The latest issue of SFX Magazine (#231) features Star Trek, both Star Trek into Darkness and a look back at Star Trek: The Motion Picture, and five lucky UK fans will win a copy.
SFX interviewed Chris Pine, Zachary Quinto and Director J.J. Abrams for this issue.
Abrams spoke about the difficulty of making something new and fresh today. “The problem with movies that my friend Steven [Spielberg] has made, and people like George [Lucas] have made, is that they’ve done friggin’ everything,” he said. “It’s so hard to do anything and not be like ‘Oh, that’s sort of like Poltergeist,’ or ‘That’s Munich.’ It’s very hard to do something where you don’t feel like any number of seminal classic genre films are being nodded to. This movie is definitely an action-adventure thriller that’s as romantic and as scary and as funny and as unexpected as any movie I love. It’s the cocktail of all the stuff that made me want to make movies when I was a kid. Certainly with the opening of this movie, we were aware of the nod to the opening of Raiders, but the spirit of the movie is a group of characters that I hope you like that make you want to laugh, that you root for.”
Not thrilled about making Star Trek into Darkness in 3D, Abrams came around to the studio’s viewpoint after seeing how it could work for a movie. “The studio said you have to make it in 3D if you’re going to make it, for economic reasons,” Abrams explained. “But my feeling was I didn’t like 3D. So the idea of doing Star Trek in 3D was ridiculous.
“But that was very helpful in some ways, because it let us work with sterographers and the 3D crew in a way that didn’t assume we just loved 3D. I have trouble with 3D sometimes. I can’t see it quite right; I get a headache; it annoys me; I hate the glasses; I hate the fact that things get so dim. So I approached it very cynically. And the fact is that we’ve been using techniques that haven’t been used before in 3D. They’ve figured out things. They’ve made enough movies now with this new process that they can understand ways to eliminate some of these problems. Things like breaking shots into zones, 3D zones, using multiple virtual cameras. A lot of this has made me a believer, whereas before I was really against it… There’s this myth that if you don’t shoot the movie in 3D it doesn’t look good. Actually the opposite can be true. Because we’re doing this in post, I got to shoot the movie with anamorphic lenses. You can’t shoot anamorphic lenses in 3D natively. We shot anamorphically so it had the same look and feel as the first movie. But because we’re converting it later, you have so much more creative opportunity and ability to push certain things and limit certain things, and fine tune it so the audience gets to see something really fun and dynamic. The key for me is I got to make my 2D movie that I wanted to make, just the way I wanted to; and it gets to be augmented in 3D but that doesn’t detract from the 2D.’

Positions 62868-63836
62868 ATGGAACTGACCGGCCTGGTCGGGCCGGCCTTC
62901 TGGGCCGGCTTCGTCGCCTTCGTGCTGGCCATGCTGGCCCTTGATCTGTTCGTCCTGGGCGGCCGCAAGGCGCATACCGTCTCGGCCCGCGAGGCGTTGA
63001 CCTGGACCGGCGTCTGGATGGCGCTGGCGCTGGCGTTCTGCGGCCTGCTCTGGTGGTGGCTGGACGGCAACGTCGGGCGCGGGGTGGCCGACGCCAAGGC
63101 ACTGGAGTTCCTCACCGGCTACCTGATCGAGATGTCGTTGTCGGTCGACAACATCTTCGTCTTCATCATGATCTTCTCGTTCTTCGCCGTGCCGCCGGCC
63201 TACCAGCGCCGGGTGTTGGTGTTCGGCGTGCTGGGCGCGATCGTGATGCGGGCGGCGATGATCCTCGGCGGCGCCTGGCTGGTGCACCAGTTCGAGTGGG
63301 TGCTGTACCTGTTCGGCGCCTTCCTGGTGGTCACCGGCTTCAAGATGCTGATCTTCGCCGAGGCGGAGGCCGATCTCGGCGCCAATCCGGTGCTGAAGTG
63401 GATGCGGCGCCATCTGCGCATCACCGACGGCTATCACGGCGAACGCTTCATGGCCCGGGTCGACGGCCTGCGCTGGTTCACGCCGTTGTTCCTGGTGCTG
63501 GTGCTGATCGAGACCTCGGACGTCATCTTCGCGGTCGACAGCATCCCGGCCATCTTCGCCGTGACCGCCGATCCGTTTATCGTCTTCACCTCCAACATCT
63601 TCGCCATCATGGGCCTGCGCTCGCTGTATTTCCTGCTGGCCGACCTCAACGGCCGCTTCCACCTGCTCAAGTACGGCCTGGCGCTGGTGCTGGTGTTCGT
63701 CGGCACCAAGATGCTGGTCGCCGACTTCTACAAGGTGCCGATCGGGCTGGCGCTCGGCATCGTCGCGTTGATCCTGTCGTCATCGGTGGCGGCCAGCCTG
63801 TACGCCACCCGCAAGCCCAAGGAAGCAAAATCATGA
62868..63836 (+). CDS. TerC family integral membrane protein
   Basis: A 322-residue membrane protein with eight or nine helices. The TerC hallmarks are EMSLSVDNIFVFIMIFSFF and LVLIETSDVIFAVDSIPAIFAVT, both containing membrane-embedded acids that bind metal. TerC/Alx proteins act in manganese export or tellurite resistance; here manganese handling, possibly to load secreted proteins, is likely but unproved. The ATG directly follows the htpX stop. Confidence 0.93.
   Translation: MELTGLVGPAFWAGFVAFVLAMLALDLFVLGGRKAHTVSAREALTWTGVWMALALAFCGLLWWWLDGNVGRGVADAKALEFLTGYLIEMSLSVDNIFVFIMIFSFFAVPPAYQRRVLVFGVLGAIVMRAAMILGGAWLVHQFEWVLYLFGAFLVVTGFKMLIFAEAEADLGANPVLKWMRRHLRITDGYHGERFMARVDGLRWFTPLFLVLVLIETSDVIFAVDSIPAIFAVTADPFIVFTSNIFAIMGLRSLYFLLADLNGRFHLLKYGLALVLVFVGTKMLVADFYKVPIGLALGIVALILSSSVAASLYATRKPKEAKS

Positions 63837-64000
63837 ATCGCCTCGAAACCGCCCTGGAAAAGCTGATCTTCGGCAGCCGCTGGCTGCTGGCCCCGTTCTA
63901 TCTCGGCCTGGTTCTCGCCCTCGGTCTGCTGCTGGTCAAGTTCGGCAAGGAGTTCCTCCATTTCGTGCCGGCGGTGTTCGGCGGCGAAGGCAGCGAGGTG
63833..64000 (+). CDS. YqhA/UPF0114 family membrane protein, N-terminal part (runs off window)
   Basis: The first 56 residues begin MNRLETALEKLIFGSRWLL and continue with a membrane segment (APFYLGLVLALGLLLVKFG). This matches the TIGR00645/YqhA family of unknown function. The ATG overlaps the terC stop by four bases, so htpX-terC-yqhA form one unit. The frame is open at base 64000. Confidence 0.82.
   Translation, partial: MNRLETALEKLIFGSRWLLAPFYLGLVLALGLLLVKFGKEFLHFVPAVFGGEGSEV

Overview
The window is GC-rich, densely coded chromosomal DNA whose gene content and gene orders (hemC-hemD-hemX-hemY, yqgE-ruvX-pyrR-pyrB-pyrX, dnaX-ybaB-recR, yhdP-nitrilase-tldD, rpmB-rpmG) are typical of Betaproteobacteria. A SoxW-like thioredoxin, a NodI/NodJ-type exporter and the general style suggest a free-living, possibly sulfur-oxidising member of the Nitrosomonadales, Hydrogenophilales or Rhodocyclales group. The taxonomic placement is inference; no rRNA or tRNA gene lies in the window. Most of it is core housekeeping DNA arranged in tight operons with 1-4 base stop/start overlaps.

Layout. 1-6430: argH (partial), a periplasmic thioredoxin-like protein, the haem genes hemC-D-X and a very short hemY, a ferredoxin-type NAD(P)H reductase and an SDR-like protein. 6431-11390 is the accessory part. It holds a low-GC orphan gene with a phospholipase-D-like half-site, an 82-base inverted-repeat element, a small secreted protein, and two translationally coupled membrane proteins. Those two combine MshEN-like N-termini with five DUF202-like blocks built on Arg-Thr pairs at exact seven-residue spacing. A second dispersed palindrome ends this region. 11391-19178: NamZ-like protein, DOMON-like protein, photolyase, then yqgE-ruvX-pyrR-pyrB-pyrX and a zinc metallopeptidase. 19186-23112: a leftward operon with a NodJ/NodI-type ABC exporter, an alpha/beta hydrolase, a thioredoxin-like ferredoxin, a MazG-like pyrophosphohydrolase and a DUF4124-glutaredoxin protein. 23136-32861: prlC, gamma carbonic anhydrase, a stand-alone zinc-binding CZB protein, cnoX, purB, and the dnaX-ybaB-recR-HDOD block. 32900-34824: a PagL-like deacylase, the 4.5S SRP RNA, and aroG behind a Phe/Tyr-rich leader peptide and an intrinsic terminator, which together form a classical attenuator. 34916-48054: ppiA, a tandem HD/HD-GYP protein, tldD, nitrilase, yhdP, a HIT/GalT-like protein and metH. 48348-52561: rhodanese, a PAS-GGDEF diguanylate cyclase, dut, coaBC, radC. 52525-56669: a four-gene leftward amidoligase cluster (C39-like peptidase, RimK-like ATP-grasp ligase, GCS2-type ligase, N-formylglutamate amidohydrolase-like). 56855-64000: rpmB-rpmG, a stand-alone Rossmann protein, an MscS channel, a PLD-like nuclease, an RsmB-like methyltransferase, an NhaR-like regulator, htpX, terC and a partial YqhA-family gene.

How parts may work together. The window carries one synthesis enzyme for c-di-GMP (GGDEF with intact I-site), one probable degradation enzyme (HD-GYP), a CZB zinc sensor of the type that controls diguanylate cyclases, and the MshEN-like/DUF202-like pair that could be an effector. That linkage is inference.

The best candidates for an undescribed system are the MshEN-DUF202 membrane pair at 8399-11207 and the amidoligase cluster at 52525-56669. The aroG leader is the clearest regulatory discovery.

SFX #231 also takes a look back at Star Trek: The Motion Picture. Writer Alan Dean Foster explained how he envisioned James T. Kirk in the movie. “I painted Kirk darker,” he said. “Think of a typical sea captain stuck on land without a ship. Suddenly, he has the chance to regain command, but it means displacing those already in his position – very conflicting.”
A movie often thought of as being a bit humorless, Foster insists that The Motion Picture had humor, and would have had more had a certain line been kept in the script. “Yes, there’s humor, but it’s more subtle,” said Foster. “Actually, there was a wonderful line that Leonard Nimoy improvised as they were shooting. Spock is standing there and he asks Kirk if McCoy is going to remain onboard. Kirk says yes and Nimoy said something like ‘If Dr. McCoy is going to remain onboard, then my continued presence here is imperative.’ It’s a great, funny line and I wish they’d kept it in.”
TrekToday and SFX are giving away five copies of SFX #231. To enter (UK residents only), send your name and email address to TBonz@Trekbbs.com, putting “magazine contest” in the title or body of the email. All entries must be received by Tuesday, January 15 11:59 PM EST. Winners will be announced on Friday, January 18.
SFX #231 is available on iTunes, on newsstands or from My Favourite Magazines. An iPad version is available via Newsstand, and SFX is now available on Google Play.